This study was co-authored by R Street Associate Fellow Neil Gilbert.
Marriage rates are down in the United States. Indeed, they are down throughout almost all of the West. For years, analysts have criticized tax and safety-net penalties for marriage, which they fear have contributed to this trend. After a number of ameliorative adjustments to the tax code in the 1990s and early 2000s, interest waned, partly because doing more seemed too expensive and technically challenging. At the time, little attention was paid to the marriage penalties (or bonuses) embedded in means-tested social-welfare benefits.
This analysis addresses the growing problem of marriage penalties created by the increased size and coverage of means-tested social-welfare benefits. Depending on the relationship between cohabiters (whether or not they have children in common and whether or not they share food or utility expenses) and their combined and relative earnings, getting married can result in bonuses of as much as 11 percent of their combined income or penalties of more than about 32 percent of their combined income. For example, in Arkansas (one of the states with the highest marriage penalties) if a nonparent marries a parent with two children, and they have a 50/50 split of $40,000 in combined earnings (counting benefits, a total income of $41,892), they would lose approximately $13,248 in annual means-tested benefits, or 32 percent of total household income.
Importantly, these penalties can be avoided by cohabiters who fail to disclose to authorities either that they are biological parents of the children in the household or that they share food and utility costs, a key point to which we will return.
The future of marriage is of concern not just due to nostalgia for the “good old days.” Analysts on both the left and the right believe that, all things being equal, getting and staying married is the most effective way to avoid poverty and the best way to raise children. For example, research by a team of economists from Harvard and the University of California at Berkeley suggests the fraction of children in single-parent families is the strongest and most robust predictor of upward mobility – even more than minority-group affiliation.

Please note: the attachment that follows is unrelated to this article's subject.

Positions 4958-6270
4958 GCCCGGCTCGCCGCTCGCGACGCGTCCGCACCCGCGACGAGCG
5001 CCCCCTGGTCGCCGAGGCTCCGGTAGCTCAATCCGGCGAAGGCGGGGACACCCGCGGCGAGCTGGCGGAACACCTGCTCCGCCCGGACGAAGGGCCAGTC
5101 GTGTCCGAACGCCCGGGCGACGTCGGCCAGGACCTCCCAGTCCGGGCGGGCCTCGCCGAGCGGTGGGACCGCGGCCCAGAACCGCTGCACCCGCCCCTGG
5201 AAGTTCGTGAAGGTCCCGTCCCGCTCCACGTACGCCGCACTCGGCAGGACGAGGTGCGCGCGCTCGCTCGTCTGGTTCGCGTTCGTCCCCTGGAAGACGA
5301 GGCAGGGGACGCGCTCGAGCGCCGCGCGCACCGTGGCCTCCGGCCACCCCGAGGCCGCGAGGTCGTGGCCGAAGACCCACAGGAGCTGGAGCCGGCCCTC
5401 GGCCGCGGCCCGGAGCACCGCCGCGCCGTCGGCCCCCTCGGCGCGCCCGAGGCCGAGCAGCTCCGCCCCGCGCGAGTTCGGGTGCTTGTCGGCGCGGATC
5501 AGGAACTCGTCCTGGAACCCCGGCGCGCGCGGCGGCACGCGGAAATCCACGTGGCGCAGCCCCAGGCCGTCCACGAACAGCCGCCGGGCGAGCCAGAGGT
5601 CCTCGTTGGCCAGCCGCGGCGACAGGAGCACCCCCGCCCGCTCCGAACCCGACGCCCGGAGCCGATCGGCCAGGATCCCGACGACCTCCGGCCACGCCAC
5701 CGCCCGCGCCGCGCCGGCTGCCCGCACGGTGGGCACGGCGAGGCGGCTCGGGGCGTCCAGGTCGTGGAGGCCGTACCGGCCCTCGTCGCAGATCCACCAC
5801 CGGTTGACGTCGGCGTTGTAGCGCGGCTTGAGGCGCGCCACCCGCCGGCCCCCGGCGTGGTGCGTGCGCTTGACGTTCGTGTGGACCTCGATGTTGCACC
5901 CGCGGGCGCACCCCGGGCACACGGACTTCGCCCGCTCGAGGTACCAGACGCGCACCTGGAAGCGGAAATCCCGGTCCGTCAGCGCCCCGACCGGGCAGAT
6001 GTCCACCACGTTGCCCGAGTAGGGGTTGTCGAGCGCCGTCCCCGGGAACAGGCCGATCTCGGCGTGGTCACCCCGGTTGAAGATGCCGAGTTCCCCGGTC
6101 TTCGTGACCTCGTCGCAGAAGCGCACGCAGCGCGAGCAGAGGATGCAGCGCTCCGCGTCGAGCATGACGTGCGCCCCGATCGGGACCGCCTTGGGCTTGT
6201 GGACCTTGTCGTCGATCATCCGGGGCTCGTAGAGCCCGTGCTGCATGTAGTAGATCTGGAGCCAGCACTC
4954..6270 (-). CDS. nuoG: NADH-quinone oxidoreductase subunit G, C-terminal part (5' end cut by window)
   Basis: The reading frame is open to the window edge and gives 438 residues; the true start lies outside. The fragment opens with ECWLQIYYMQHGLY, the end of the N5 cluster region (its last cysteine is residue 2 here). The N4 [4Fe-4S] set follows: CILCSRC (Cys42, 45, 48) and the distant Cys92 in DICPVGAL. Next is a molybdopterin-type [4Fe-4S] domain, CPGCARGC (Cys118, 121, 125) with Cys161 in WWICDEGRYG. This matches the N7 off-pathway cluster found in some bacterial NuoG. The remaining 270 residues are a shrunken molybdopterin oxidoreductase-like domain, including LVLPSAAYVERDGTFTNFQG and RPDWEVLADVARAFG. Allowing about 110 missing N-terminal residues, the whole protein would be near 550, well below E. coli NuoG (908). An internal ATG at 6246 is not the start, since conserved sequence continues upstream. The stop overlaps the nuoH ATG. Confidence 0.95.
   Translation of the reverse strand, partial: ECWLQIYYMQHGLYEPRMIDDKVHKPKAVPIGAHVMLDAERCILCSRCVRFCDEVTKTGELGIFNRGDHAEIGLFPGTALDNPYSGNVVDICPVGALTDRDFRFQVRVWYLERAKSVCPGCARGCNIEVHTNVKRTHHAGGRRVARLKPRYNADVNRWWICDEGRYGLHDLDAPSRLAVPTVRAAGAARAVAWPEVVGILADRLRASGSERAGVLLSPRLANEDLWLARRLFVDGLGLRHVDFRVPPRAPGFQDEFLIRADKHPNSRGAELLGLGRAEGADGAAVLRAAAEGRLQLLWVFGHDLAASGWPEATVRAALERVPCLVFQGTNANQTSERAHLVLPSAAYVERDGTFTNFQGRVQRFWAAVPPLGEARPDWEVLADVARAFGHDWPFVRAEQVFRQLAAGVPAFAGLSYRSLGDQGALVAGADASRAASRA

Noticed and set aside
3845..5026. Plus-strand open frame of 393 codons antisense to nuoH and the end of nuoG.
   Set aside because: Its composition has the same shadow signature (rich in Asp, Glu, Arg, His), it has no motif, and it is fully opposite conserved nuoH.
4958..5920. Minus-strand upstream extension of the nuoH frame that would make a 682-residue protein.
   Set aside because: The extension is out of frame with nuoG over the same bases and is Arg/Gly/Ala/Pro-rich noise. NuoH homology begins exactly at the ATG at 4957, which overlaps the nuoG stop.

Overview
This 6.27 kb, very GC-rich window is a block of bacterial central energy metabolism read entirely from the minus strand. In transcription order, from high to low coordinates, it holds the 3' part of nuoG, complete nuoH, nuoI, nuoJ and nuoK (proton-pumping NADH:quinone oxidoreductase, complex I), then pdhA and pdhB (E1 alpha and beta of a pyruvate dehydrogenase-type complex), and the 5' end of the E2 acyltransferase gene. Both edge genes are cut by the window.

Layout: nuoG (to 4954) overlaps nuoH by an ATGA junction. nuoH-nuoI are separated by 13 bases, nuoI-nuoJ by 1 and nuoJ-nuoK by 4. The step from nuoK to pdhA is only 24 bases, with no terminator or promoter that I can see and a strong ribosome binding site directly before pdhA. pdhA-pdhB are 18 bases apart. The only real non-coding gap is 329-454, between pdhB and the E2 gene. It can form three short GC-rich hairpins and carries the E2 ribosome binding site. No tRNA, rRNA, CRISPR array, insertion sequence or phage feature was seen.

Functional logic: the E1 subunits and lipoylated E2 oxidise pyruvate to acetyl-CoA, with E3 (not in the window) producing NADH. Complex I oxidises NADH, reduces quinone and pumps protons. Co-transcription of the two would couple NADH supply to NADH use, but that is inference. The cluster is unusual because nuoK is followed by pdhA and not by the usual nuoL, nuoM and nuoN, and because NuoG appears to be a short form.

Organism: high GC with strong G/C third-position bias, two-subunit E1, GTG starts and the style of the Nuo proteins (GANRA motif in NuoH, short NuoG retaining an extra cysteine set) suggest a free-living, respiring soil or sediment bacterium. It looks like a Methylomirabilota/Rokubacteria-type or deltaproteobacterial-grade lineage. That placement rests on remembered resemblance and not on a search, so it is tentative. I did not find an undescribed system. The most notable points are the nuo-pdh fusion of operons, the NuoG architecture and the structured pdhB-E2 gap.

However, all things are rarely equal. A heavy-handed effort to promote marriage would not be in the best interests of many couples or their children. A strong marriage-promotion policy could be offensive to couples who do not wish to marry or can’t do so. It also could be offensive to those who advocate women’s complete economic freedom from men. Moreover, a serious attempt at such social engineering could cause a host of unintended consequences and some serious mischief.
Thus, while marriage in general is a social good, the prudent policy for government (as opposed to civil society) is neutrality. That is, government should get out of the way of marriage by minimizing marriage penalties. The issue is not how government policies could be used to encourage marriage, but rather, how policies might be modified to “neutralize” their potentially negative effects on decisions to marry. In addressing this issue, we will estimate the marriage penalties currently embedded in the U.S. tax code and, especially, in means-tested social-welfare programs; examine the implications of these penalties in the changing context of modern marriage and cohabitation; and analyze various options for limiting their potentially negative consequences.
We believe most people know what is best for themselves (at least better than does government), and we think it best to let the future of marriage rest on the individual decisions of millions of American couples. That is why we are concerned about marriage penalties embedded in the U.S. tax code and, especially, in means-tested social-welfare programs.